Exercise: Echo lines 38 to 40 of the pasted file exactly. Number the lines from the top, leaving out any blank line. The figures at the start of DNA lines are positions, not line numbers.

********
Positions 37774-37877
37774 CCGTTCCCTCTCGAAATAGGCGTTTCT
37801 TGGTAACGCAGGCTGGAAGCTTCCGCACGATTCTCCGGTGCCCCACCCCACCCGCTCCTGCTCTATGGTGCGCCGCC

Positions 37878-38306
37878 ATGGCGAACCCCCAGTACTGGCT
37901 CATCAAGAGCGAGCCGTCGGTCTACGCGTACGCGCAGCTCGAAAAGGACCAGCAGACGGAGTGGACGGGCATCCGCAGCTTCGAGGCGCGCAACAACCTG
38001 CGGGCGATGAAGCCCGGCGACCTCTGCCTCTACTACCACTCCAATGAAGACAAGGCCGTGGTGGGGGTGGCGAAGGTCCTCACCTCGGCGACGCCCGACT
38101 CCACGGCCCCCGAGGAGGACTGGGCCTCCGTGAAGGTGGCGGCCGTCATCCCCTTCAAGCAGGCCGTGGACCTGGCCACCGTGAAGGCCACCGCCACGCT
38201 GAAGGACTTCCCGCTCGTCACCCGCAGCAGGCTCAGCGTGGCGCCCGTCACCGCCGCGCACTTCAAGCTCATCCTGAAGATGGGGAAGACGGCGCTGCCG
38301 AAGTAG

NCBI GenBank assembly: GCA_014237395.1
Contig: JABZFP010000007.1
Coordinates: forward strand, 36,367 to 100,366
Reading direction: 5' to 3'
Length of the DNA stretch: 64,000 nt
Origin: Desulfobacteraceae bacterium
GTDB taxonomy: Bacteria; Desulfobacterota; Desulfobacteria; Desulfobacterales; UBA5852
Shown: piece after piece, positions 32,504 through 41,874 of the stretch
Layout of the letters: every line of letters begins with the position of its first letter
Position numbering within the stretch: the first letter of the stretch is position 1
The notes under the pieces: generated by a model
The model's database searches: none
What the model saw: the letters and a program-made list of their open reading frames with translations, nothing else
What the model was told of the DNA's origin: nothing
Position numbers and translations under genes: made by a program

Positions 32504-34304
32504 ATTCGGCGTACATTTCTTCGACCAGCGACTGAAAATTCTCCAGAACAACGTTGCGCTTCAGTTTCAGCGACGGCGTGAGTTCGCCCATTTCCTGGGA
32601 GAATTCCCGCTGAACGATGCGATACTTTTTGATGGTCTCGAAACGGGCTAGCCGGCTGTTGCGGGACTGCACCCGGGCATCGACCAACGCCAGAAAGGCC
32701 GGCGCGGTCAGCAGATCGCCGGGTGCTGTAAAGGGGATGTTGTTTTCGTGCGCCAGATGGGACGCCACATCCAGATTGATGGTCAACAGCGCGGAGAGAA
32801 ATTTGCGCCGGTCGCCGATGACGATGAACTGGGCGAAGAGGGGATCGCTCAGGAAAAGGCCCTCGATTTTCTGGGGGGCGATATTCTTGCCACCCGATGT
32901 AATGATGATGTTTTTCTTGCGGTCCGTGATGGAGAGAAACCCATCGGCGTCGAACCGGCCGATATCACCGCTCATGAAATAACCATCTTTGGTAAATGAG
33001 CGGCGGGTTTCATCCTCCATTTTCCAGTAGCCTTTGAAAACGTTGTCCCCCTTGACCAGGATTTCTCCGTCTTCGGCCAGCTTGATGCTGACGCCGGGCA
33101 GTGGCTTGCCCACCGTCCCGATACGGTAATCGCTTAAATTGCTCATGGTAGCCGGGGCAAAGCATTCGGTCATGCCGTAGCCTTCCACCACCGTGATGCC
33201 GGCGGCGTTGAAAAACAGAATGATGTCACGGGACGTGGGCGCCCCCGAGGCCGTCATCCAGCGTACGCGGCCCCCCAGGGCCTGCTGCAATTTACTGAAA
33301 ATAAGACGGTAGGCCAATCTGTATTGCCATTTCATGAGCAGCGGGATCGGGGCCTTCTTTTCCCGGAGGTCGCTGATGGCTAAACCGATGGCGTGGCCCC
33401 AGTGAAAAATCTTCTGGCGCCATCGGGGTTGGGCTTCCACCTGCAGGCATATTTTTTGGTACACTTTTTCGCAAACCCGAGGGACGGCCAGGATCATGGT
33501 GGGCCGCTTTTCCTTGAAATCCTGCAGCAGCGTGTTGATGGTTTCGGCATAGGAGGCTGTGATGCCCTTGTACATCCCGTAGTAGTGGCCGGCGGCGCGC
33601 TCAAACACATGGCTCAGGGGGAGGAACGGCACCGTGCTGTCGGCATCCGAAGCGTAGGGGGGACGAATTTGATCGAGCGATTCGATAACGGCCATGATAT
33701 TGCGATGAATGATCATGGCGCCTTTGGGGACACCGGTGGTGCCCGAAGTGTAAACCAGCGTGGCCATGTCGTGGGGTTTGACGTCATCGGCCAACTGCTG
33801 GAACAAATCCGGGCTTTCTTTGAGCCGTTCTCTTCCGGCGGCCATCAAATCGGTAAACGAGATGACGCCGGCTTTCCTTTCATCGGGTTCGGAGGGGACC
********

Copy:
33601 TCAAACACATGGCTCAGGGGGAGGAACGGCACCGTGCTGTCGGCATCCGAAGCGTAGGGGGGACGAATTTGATCGAGCGATTCGATAACGGCCATGATAT
33701 TGCGATGAATGATCATGGCGCCTTTGGGGACACCGGTGGTGCCCGAAGTGTAAACCAGCGTGGCCATGTCGTGGGGTTTGACGTCATCGGCCAACTGCTG
33801 GAACAAATCCGGGCTTTCTTTGAGCCGTTCTCTTCCGGCGGCCATCAAATCGGTAAACGAGATGACGCCGGCTTTCCTTTCATCGGGTTCGGAGGGGACC